years ago. She worked hard for ret- ment problem, are characterized chief- with platitudes about the "freedom and-some striking Indian costumes
ognitin, hut when at last- it came, ly by defiance of biological and psy- and equality of all men" contradict worn by the dancing attendants, and
it was for all time. And it has in- chological knowledge on the one hand, the verified assertions of biology and most particularly, the magnificent
creased steadily. Ruth St. Denis and and confusion of the issue at stake psychology, to say nothing of inum- cloak and headdress of Ted Shawn as
her company of dancers have appear- on the other. erable cases in history which prove the Emperor. With these few ac-
ed in all the large cities of Europe A brief statement of the gist of the the exact opposite. In the United coutrements, it was easy for the spec-
and America, winning fresh triumphs original article, which started the dis- States today, every citizen has, theo- tacle to approach the splendor of the
wherever they have been seen. cussion, will be of use in bringing retically, the same opportunities, but Emperor's palace.
This Is something which America before our readers the exact facts of that assumption is too frequently con- The Oriental dances were simply
can really be proud of. The art of the case. strued to mean that every man is born made by the costumes. Each was
the dance, as interpreted by those of The article started with the thesis the equal of every other. This is a perfect representation of those of
Denishawn, is something entirely that college and university enrollment a pleasant fallacy which has no foun- the nation to be interpreted, and
new, entirely artistic, entirely Ameri- in general has exceeded the capacity dation in science, and has caused a without the atmosphere which they
can. And what is more, the dancers of the institutions to properly care vast Amount of misunderstanding. lent to the deuce, there would have
themselves realize this fact, ack- for it, an proposed a limiatio of A st been no representation at all. The
nowledge i, and are proud of it. "Our college enrollment by the expedient disproves the fallacious equality the-i entnorntaion tall.iThe
of raising entrance requirements. The ory is that of James I of Englandg
aim," said Miss St. Denis at the close . Xuan Yn, the Buddhist goddess of
of her performance here,"is to solos article referred to "the aristocracy of and William Shakespeare, his con-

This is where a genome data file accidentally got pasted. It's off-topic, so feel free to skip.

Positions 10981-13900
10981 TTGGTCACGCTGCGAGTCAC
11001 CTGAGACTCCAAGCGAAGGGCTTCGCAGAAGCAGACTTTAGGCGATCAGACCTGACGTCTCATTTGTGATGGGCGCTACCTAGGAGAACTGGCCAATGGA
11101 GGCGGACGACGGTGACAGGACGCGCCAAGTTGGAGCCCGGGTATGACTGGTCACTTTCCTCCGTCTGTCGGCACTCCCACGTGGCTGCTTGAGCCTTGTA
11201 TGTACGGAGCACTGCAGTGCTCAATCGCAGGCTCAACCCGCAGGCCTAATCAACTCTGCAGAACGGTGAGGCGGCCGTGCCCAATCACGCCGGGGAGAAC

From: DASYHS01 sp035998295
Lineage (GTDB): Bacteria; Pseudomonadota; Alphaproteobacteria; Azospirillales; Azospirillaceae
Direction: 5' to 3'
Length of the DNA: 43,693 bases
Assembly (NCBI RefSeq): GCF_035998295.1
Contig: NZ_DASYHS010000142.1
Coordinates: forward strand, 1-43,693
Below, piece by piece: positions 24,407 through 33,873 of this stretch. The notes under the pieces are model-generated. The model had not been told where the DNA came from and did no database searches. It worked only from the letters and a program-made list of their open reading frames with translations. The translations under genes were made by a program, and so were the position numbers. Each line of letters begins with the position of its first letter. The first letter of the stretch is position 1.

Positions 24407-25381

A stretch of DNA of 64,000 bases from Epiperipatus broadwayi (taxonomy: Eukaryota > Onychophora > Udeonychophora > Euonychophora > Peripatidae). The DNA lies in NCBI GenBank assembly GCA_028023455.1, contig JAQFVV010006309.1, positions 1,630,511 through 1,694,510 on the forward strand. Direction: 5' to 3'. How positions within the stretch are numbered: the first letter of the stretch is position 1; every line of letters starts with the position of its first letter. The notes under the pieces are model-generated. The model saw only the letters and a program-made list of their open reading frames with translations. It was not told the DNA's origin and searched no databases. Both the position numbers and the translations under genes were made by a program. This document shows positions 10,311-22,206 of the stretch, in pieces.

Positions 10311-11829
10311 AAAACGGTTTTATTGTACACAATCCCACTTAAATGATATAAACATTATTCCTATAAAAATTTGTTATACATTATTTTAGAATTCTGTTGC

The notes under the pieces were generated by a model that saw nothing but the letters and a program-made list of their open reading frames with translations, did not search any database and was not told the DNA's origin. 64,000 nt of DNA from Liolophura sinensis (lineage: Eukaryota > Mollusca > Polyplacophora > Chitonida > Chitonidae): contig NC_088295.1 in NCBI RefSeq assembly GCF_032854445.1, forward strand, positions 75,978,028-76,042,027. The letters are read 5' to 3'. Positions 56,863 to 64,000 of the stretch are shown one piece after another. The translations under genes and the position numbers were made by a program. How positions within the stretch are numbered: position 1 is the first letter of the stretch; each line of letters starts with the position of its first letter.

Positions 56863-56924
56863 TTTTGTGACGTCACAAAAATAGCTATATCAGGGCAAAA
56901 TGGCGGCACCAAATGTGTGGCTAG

day find the true interpretation of thethe intellect," defining it as the great temporary. The former, with all the .
a body of those who are mentally super- educational advantages of the time, in the whole performance.
isr. I(and with relatively unlimited facili- It is not every dancing company

It is not hard to see wherein the Mere was the stumbling block. One ties at his disposal has contributedIwhichnas in its repertoire so varied
art of the Denishawn dancers lies. It of the professors interviewed de- nothing for which he 'deserves to'an assortment or ideas, interpreted by
is only necessary to enumerate the Iclared the idea of an intellectual aris- be remembered, while the latter, dance forms. And those ideas are for
various elements which go into their tocracy to be entirely unfounded. HM with few educational opportunities, is i the most part, woven around master-
finished performance. Each number, insisted that all men's menlal capac- --but it is needless even to refer to'pieces of musical composition. So
each dance interpretation, is worked ities are fundamentally equal. "Given his fame. Every child -knows Shake-|much attention has been paid by
out in utter perfection of detail. Mu- equal opportunities, the serf will speare. them to the visualization of various
sic, costumes, properties, idea, and reach the same intellectual heights The chief trouble here seems to lie pieces 'of music, that it has become
most important of all, the human fig- as the king" in the construction placed by the has-! part of their art in itself. Two of
ures, combine to make something flu- I The statement that all men (even (Continued on Page Three) (Continued on Page Three)